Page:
Health officials have warned of the danger of outbreaks of diarrhoea, dengue, measles, leptospirois and Influenza A (H1N1) in flooded areas, especially in the evacuation centres. Melissa Guerrero, chief aide to the Health Secretary, said: “Now that you have a breakdown in water (supply) and sanitation, the transmission of disease will be faster.” DOH chief epidemiologist Eric Tayag told the media that the shelters must have a supply of fresh water.

At Bagong Silangan Village in Quezon City, 3,000 people were crowded into an open-air gymnasium. They had to sleep and cook near human waste. Eleven bodies in coffins were also in the centre. The officer in charge, Captain Armando Endaya, said those in the centre had to fend for themselves or rely on private aid while they waited for government help.

Defence Secretary Gilberto Teodoro, who is in charge of relief efforts and heads the National Disaster Coordinating Council (NDCC), has defended the government response. He pointed to the fact that 7,900 people had been rescued by Monday. NDCC deputy administrator Anthony Golez said the government was engaged in “massive relief operations”, but admitted “the system is overwhelmed’.

Conscious of the anger building up, Arroyo opened the presidential palace in Manila as a relief and evacuation centre. Teodoro announced that all cabinet ministers would donate two months salary to the Department of Social Welfare for flood victims and all government employees would receive their Christmas bonuses early.

However, such token gestures from Arroyo’s well-heeled cabinet are unlikely to stifle criticism.

Mario Taguiwalo of the National Institute for Policy Studies in Manila told the Bloomberg website that the government’s handling of the crisis was characterised by “a failure of planning, anticipation and management”. He added: “If you compare the number rescued versus the people at grave risk, they were reaching a very small percentage.”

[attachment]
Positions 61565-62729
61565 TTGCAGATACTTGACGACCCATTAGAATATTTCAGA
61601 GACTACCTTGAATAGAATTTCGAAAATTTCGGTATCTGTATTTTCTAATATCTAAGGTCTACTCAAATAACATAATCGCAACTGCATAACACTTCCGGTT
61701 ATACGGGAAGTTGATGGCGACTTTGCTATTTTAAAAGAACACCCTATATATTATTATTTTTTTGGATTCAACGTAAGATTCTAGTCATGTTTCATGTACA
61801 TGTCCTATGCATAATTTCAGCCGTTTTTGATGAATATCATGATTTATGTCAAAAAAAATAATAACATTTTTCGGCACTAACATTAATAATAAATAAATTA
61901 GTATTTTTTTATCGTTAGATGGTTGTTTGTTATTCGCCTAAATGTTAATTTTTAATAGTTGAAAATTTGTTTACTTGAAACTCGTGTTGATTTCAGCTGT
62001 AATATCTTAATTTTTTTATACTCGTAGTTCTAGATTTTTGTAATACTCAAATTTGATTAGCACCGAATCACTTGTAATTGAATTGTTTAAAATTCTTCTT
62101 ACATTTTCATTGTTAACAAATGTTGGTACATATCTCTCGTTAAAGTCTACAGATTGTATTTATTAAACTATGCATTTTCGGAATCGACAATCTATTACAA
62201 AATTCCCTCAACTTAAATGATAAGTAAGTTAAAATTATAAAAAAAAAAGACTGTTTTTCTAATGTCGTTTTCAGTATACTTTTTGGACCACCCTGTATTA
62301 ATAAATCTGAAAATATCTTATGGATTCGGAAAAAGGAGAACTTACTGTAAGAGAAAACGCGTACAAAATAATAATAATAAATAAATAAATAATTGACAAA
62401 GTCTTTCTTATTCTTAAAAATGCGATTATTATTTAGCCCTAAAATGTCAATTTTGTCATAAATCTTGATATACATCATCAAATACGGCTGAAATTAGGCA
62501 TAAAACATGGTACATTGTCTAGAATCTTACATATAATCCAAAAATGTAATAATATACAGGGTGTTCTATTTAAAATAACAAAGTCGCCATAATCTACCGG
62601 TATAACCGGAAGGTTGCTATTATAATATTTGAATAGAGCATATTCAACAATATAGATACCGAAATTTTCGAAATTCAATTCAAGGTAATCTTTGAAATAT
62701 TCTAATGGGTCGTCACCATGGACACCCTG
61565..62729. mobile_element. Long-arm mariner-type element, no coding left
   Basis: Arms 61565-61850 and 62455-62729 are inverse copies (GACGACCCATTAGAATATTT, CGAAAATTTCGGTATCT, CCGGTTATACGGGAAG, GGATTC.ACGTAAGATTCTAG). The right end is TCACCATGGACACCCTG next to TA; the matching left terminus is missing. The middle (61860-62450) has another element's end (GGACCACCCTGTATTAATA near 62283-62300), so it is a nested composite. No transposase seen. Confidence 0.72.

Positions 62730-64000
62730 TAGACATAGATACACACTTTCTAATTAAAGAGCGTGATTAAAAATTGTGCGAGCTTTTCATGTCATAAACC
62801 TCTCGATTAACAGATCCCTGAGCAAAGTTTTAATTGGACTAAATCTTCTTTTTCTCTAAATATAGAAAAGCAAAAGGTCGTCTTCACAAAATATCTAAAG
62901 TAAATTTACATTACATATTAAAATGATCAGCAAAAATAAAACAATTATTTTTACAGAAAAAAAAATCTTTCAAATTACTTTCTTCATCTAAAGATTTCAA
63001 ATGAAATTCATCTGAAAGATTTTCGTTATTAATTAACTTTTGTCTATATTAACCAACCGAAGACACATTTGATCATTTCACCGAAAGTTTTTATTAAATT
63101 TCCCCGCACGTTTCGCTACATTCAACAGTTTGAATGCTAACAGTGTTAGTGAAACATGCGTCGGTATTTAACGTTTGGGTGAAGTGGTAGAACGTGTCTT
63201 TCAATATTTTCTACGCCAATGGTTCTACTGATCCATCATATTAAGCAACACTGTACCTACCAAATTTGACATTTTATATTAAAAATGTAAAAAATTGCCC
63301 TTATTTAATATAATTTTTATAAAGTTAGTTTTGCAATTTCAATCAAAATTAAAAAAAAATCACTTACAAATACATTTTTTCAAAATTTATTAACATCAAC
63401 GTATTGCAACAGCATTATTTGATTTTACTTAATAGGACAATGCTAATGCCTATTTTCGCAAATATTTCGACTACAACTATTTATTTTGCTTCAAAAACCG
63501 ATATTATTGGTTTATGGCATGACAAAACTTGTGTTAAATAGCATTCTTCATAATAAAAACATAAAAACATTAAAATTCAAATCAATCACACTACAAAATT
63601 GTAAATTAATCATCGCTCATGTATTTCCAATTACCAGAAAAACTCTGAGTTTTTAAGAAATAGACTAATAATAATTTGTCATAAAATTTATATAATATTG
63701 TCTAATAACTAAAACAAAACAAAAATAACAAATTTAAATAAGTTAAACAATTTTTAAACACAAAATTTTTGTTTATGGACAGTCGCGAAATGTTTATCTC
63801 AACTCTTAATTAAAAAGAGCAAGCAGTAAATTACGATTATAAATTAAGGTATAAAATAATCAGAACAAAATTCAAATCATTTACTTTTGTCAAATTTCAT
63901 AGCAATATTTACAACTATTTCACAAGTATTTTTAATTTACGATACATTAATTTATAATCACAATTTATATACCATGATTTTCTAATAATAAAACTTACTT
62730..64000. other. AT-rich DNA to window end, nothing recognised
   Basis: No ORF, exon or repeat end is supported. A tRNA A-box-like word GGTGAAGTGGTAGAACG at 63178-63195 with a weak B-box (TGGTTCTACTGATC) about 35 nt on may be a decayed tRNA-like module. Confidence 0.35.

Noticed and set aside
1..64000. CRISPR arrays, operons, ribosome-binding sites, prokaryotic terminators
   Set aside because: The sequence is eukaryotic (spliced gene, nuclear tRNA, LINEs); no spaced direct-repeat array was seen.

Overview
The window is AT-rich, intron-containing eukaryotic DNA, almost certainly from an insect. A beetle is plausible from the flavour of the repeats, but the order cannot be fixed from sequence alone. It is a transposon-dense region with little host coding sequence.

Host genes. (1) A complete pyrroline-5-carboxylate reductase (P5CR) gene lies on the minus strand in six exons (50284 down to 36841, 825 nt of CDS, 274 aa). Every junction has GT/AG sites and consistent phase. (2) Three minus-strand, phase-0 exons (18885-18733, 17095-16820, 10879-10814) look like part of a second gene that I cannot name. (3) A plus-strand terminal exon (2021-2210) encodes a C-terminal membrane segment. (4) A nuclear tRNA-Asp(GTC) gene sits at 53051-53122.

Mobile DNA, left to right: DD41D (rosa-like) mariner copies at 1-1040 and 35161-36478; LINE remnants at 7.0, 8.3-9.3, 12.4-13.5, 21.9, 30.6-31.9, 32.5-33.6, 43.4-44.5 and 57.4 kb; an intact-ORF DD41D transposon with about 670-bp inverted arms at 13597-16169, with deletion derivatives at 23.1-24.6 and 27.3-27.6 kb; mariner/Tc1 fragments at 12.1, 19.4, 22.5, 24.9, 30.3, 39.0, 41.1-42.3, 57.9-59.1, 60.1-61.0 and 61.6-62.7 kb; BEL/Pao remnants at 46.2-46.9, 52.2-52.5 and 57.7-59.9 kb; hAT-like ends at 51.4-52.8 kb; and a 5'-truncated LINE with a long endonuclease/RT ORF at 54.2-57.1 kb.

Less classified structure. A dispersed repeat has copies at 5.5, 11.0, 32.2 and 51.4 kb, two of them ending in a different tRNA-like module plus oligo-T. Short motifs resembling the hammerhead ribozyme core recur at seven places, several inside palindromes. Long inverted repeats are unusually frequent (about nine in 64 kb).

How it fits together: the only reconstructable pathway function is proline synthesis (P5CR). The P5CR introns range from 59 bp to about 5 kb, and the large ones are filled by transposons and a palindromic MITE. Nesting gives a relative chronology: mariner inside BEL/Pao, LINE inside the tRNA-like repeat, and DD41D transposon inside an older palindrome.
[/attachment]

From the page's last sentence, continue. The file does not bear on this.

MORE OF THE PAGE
Ramon Casiple of the Institute for Political and Elector Reform told Reuters said that the disaster has the potential to further erode support for an already unpopular government. “People are wondering how the government spent its budget for flood control. The government was caught unprepared,” he said.

Opposition Senator Loren Legarda told Al Jazeera that the Arroyo administration had been “totally incompetent and helpless in dealing with this natural disaster”.

“Natural disasters don’t have to turn to tragedies… The NDCC was totally unprepared for this. They should have allocated funds for local government units… to have basic equipment to rescue people … it is not the first time a typhoon has hit the Philippines,” she said.

The Philippines is particularly prone to tropical storms. In June last year, at least 730 people were killed when a typhoon struck the country. The urban and rural poor who invariably live in shoddy housing and areas prone to floods and landslides, are always the worst hit.

The Arroyo administration, like its predecessors, has done nothing to improve planning for such disasters, including warning systems as well as rescue and relief. Its gestures of concern and promises of support are simply aimed at placating people in the hope that the crisis will blow over until the next time.

While the floodwaters receded early this week, a new disaster is already looming. The US Navy’s Joint Typhoon Warning Centre has warned that tropical storm Parma could strengthen into a typhoon by Friday and reach flood-ravaged Luzon by Saturday.